China spying case ends as US judge acquits Anming Hu

Former Tennessee researcher wins first court trial of Trump-era crackdown, while Biden stance remains unclear

September 10, 2021
Ayres Hall at the University of Tennessee, Knoxville
Source: iStock
University of Tennessee, Knoxville

A federal judge has acquitted former University of Tennessee researcher Anming Hu of fraud charges, ending the first attempted prosecution under a Trump-era crackdown on academic scientists with ties to China.

The judge, Thomas Varlan, concluded that Dr Hu was caught in a confusing set of procedural rules regarding his work in China and had made no definitive attempt to deceive the government over the matter.

Judge Varlan ruled three months after a jury split on the question of convicting the engineer. The Biden administration, despite showing other signs of scepticism toward the Trump policy, then announced plans to try him again.

Dr Hu is among at least 16 academic scientists arrested under the initiative that the Trump administration portrayed as an attempt to battle Chinese espionage but was seen in academia and beyond as a prosecutorial overreach with clear racial undertones.

Such cases also have created divisions between universities, with some institutions standing by their faculty and others distancing themselves. The latter instances include the University of Tennessee, which cut ties with Dr Hu shortly after he was charged.

The government struggled during a six-day trial in June to prove its case against Dr Hu, who it accused of fraud for allegedly working secretly with the Beijing University of Technology while he was performing contract work for the US space agency Nasa.

During the trial – the first stemming from the Trump initiative – the FBI admitted that it put Dr Hu, a Chinese-born expert in nanotechnology, under surveillance for two years after he refused its request to spy for the US government.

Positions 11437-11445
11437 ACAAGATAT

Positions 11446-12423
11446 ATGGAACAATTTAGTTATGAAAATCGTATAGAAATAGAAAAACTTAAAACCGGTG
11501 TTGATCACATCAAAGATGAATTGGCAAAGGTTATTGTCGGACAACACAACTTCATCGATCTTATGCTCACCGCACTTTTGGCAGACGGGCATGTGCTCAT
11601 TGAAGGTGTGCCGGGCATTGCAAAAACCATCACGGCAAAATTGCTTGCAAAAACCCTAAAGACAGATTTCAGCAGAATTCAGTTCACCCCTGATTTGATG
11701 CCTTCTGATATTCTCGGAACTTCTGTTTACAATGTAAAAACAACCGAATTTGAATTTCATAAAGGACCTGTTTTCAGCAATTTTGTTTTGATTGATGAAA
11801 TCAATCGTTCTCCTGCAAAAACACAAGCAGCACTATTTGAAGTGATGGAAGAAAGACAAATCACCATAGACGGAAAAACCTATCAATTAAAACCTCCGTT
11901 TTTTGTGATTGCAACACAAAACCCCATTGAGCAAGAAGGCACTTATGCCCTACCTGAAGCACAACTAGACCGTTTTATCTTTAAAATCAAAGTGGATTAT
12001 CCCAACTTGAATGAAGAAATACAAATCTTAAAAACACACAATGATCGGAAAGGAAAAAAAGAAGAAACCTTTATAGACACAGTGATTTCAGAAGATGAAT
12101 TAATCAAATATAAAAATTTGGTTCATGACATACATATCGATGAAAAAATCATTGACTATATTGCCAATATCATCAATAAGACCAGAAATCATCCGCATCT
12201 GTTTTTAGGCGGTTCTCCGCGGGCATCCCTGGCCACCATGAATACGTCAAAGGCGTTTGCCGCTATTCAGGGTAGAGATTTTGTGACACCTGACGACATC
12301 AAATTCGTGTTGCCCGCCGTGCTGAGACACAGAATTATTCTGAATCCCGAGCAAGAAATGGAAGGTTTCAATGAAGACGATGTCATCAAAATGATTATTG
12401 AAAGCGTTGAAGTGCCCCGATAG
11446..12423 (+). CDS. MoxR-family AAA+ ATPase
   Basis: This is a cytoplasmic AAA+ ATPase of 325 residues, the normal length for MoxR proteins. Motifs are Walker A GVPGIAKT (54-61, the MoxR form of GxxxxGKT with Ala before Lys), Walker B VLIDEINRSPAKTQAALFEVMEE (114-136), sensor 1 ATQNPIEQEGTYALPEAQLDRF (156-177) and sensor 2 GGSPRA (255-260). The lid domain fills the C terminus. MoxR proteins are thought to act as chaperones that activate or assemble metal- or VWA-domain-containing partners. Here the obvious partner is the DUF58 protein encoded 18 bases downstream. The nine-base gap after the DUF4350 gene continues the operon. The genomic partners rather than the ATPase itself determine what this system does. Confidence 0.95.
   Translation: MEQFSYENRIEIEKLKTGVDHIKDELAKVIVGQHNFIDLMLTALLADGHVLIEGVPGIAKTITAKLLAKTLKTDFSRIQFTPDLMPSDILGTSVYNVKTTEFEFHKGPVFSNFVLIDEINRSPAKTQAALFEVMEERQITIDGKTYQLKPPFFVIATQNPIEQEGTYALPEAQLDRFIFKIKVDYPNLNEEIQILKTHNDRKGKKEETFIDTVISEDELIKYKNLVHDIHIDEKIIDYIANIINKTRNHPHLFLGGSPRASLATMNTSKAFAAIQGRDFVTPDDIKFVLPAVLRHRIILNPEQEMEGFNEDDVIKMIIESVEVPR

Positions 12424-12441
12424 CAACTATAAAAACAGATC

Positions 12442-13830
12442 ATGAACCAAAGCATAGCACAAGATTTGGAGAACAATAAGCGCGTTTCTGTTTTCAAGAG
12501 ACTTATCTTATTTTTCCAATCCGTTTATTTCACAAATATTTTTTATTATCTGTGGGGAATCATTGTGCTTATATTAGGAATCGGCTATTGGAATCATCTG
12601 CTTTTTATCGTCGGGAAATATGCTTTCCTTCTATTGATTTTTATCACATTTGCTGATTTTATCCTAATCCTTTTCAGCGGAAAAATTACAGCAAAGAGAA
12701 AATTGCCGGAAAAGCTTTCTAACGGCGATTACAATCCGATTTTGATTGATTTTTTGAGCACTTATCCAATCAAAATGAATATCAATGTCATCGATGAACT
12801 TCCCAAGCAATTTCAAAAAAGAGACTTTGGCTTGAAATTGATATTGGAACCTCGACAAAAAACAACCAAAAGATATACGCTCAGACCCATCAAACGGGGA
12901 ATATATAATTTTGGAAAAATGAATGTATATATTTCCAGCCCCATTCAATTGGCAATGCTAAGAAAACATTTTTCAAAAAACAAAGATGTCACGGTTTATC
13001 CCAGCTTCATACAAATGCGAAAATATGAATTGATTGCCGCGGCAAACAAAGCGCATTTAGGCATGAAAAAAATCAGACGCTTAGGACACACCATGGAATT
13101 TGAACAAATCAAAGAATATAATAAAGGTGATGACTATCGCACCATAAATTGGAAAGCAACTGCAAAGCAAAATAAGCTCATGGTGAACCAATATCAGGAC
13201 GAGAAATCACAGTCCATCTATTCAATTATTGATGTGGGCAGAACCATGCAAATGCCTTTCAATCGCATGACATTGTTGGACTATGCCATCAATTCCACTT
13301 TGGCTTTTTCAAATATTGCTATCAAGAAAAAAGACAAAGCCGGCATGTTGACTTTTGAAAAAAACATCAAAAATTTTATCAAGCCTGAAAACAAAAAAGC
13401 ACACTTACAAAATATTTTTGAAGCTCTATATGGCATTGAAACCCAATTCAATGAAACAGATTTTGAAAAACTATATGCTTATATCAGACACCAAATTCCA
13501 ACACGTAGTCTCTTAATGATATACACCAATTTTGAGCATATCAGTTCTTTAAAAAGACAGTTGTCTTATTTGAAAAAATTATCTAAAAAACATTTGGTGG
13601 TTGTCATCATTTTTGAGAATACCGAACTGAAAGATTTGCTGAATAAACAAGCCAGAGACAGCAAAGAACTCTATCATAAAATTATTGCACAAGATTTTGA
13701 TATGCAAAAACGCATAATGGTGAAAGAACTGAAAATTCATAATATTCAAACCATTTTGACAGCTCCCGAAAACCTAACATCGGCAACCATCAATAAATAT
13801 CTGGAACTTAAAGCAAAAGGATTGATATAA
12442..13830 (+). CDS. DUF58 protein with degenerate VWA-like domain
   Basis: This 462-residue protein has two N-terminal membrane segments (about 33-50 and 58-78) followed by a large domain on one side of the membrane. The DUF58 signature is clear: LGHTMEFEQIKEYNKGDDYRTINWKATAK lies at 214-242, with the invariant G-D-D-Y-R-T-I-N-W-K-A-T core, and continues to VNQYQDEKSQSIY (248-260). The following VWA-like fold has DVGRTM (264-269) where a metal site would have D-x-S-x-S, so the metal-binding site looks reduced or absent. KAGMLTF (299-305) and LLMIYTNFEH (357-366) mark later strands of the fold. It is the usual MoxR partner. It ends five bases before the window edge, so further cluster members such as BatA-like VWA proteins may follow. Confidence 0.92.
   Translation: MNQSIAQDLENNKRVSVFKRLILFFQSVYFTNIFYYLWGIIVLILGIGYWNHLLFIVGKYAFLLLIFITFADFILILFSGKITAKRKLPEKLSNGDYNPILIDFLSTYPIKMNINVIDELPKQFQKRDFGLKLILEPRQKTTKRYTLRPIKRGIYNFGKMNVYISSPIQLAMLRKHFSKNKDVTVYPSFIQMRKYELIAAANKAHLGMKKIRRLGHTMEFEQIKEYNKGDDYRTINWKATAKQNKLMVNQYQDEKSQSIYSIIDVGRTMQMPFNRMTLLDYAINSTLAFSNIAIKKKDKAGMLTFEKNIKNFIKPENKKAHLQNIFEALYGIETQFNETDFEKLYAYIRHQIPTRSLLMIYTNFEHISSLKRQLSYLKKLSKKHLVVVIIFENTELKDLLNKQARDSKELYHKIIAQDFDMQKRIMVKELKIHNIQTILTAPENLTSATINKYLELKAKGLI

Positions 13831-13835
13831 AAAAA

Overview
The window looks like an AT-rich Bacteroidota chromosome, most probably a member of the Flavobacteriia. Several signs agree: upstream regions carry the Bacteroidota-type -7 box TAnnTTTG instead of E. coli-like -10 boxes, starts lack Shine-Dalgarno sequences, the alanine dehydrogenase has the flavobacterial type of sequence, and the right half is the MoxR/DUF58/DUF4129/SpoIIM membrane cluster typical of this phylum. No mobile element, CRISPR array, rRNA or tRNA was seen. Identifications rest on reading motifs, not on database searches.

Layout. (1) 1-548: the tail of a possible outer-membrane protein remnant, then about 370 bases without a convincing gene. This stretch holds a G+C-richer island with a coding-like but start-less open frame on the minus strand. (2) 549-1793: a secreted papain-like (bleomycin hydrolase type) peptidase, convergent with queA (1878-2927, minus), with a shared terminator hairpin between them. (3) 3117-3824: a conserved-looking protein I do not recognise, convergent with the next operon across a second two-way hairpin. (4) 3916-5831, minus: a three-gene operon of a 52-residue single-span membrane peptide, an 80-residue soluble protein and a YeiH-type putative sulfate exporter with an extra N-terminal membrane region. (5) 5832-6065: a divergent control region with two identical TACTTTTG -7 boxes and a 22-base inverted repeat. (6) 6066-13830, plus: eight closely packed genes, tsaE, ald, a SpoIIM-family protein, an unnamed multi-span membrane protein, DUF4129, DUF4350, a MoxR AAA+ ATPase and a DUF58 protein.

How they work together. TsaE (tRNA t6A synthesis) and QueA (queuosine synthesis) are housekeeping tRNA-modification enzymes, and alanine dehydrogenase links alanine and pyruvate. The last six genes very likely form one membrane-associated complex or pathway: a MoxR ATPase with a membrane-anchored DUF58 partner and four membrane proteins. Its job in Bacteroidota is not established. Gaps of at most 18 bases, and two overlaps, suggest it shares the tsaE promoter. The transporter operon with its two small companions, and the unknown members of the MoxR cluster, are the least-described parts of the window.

Jurors declined to unanimously convict him on any of the six counts of wire fraud and making false statements.

Judge Varlan, in ending the case, said some of the government’s own evidence showed that Dr Hu was making no effort to hide his work in China.

“There is ultimately no evidence that the defendant intended to deceive Nasa about the nature of the bargains involved in the research grants at issue, and thus, no evidence that defendant had a scheme to defraud Nasa,” the judge wrote.

Dr Hu's attorney, Phil Lomonaco, said Judge Varlan recognised the reality. “My take is the FBI was driven by the directive to seek out economic espionage being committed by China and they concocted a crime where one did not exist,” Mr Lomonaco told Times Higher Education.

Advocates of Asian American scientists were among the first to celebrate the judge's decision.

“Today’s order recognises reality: no rational jury would find Dr Hu guilty based on the government’s evidence,” Linda Ng, the national president of OCA-Asian Pacific American Advocates, said.

The Biden administration’s Justice Department had dropped charges in several other cases arising from the Trump crackdown, yet expressed disappointment with Judge Varlan’s decision to acquit Dr Hu.

The Biden administration has also announced a three-month internal review, due to finish by November, aimed at clarifying for universities exactly what foreign research activities need to be reported to the government.

paul.basken@timeshighereducation.com

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